What are the signs of gender dysphoria? ›

Symptoms
  • A difference between gender identity and genitals or secondary sex characteristics, such as breast size, voice and facial hair. ...
  • A strong desire to be rid of these genitals or secondary sex characteristics, or a desire to prevent the development of secondary sex characteristics.
26 Feb 2022

At what age does a child view gender as permanent? ›

Stage 3: Gender constancy (by age 7)

By about age 6 or 7, children begin to understand that sex is permanent across situations and over time. Once they develop this understanding, they begin to act as members of their sex.

Can gender dysphoria start at 13? ›

While symptoms of gender dysphoria often appear in early childhood, it's not uncommon for them to first appear during adolescence or, in some cases, even adulthood.

Can gender dysphoria be caused by trauma? ›

Gender Dysphoria and Complex Trauma

Maltreatment experiences may include: severe neglect; exposure to domestic violence; intensive, painful medical conditions; and physical and sexual abuse (Zilberstein, 2014). Often, children suffering from complex trauma face a combination of these experiences (Ford et al., 2010).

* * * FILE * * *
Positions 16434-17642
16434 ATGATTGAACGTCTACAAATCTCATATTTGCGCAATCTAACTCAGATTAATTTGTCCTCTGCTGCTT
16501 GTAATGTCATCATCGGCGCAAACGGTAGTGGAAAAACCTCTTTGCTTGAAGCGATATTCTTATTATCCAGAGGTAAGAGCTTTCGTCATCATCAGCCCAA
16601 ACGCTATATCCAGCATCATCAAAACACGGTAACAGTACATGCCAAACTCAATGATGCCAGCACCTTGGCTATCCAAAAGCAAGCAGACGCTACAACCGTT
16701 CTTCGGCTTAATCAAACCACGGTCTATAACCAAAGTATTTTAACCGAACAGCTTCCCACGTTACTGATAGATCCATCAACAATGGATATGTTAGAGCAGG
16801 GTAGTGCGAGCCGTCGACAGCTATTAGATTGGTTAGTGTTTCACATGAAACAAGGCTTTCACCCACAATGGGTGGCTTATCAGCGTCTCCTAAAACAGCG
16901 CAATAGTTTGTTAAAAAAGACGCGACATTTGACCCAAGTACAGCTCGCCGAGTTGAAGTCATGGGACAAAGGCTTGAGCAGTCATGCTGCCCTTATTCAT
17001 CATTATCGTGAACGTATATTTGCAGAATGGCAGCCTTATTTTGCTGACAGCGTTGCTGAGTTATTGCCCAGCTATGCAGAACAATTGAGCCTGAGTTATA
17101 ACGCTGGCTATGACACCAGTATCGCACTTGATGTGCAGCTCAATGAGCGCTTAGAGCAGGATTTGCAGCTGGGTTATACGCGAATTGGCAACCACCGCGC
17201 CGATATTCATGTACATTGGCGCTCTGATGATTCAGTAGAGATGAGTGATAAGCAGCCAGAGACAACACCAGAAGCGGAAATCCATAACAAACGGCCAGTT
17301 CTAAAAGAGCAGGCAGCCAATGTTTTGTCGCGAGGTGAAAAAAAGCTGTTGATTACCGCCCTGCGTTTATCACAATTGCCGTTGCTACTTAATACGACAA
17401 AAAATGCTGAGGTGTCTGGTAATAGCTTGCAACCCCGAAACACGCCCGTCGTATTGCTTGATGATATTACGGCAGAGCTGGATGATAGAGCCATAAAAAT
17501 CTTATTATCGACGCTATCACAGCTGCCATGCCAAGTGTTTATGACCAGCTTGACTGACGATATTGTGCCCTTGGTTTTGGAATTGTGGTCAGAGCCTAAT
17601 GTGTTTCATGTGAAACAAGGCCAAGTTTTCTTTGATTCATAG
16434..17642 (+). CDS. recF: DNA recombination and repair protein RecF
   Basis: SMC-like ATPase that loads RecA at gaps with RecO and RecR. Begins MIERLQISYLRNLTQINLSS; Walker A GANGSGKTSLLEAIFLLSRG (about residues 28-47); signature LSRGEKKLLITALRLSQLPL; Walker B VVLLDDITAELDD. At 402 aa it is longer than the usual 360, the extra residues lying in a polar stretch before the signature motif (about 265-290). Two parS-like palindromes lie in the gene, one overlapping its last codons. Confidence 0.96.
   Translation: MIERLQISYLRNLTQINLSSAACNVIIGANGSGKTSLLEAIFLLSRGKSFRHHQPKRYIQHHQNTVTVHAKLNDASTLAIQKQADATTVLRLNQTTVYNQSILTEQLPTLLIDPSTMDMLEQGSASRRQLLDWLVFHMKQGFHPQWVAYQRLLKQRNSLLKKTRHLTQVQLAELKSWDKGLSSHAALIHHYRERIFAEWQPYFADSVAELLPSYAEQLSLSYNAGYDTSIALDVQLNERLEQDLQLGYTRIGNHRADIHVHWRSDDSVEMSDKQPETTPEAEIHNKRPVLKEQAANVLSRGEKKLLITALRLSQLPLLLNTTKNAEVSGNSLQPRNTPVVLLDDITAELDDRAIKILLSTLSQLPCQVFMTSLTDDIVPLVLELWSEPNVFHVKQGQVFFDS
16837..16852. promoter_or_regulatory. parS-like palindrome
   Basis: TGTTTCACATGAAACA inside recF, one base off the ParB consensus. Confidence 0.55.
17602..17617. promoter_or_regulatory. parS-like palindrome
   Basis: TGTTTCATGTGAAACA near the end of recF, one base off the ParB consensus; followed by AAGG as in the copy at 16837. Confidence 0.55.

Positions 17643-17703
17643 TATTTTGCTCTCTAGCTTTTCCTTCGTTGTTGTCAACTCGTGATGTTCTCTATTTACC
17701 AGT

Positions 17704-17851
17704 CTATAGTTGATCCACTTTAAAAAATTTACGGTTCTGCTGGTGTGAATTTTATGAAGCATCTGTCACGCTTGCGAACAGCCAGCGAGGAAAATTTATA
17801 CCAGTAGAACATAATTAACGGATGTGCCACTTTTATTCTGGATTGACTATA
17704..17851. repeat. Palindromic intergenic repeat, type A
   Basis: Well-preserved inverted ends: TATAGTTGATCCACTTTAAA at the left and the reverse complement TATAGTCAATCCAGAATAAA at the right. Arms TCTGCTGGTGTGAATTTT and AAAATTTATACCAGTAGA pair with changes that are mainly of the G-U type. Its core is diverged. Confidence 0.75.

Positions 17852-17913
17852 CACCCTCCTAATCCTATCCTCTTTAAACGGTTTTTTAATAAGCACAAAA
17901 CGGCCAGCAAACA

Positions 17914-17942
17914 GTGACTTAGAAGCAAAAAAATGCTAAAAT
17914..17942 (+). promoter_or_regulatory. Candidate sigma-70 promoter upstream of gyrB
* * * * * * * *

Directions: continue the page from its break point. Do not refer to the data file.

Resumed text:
What kind of doctor can diagnose gender dysphoria? ›

Primary care physicians often play an important role in diagnosis and initiation of treatment of gender dysphoria. However, gender dysphoria is preferentially diagnosed by a specialized psychologist or psychiatrist.

Can gender dysphoria happen in adulthood? ›

Gender dysphoria and/or coming out as transgender can occur at any age. The DSM-5* distinguishes between Gender Dysphoria in Childhood for those who experience Gender Dysphoria before puberty. The diagnosis of Gender Dysphoria in Adolescents and Adults can occur at any age.